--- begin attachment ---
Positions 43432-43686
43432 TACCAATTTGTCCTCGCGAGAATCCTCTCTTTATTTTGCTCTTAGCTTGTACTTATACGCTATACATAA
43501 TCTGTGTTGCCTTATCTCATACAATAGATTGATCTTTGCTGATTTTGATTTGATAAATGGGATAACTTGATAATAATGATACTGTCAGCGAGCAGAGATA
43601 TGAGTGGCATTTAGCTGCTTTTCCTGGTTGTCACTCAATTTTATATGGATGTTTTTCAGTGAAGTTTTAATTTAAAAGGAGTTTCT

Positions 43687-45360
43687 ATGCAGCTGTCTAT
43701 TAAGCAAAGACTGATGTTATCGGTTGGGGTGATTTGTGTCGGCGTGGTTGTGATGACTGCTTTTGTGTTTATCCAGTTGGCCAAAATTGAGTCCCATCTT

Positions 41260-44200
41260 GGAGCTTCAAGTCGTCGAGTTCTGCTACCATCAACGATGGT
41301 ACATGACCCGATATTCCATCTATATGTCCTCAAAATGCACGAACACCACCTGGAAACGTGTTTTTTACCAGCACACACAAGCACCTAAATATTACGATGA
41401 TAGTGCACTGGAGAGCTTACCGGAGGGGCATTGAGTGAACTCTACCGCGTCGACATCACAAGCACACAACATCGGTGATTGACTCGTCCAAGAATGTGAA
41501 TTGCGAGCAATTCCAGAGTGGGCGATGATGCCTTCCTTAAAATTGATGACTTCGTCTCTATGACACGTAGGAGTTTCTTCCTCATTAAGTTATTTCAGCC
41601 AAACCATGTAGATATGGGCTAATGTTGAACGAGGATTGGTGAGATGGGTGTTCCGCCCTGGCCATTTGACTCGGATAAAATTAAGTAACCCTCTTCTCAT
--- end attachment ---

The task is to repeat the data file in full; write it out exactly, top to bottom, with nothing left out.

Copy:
Positions 43432-43686
43432 TACCAATTTGTCCTCGCGAGAATCCTCTCTTTATTTTGCTCTTAGCTTGTACTTATACGCTATACATAA
43501 TCTGTGTTGCCTTATCTCATACAATAGATTGATCTTTGCTGATTTTGATTTGATAAATGGGATAACTTGATAATAATGATACTGTCAGCGAGCAGAGATA
43601 TGAGTGGCATTTAGCTGCTTTTCCTGGTTGTCACTCAATTTTATATGGATGTTTTTCAGTGAAGTTTTAATTTAAAAGGAGTTTCT

Positions 43687-45360
43687 ATGCAGCTGTCTAT
43701 TAAGCAAAGACTGATGTTATCGGTTGGGGTGATTTGTGTCGGCGTGGTTGTGATGACTGCTTTTGTGTTTATCCAGTTGGCCAAAATTGAGTCCCATCTT

Positions 41260-44200
41260 GGAGCTTCAAGTCGTCGAGTTCTGCTACCATCAACGATGGT
41301 ACATGACCCGATATTCCATCTATATGTCCTCAAAATGCACGAACACCACCTGGAAACGTGTTTTTTACCAGCACACACAAGCACCTAAATATTACGATGA
41401 TAGTGCACTGGAGAGCTTACCGGAGGGGCATTGAGTGAACTCTACCGCGTCGACATCACAAGCACACAACATCGGTGATTGACTCGTCCAAGAATGTGAA
41501 TTGCGAGCAATTCCAGAGTGGGCGATGATGCCTTCCTTAAAATTGATGACTTCGTCTCTATGACACGTAGGAGTTTCTTCCTCATTAAGTTATTTCAGCC
41601 AAACCATGTAGATATGGGCTAATGTTGAACGAGGATTGGTGAGATGGGTGTTCCGCCCTGGCCATTTGACTCGGATAAAATTAAGTAACCCTCTTCTCAT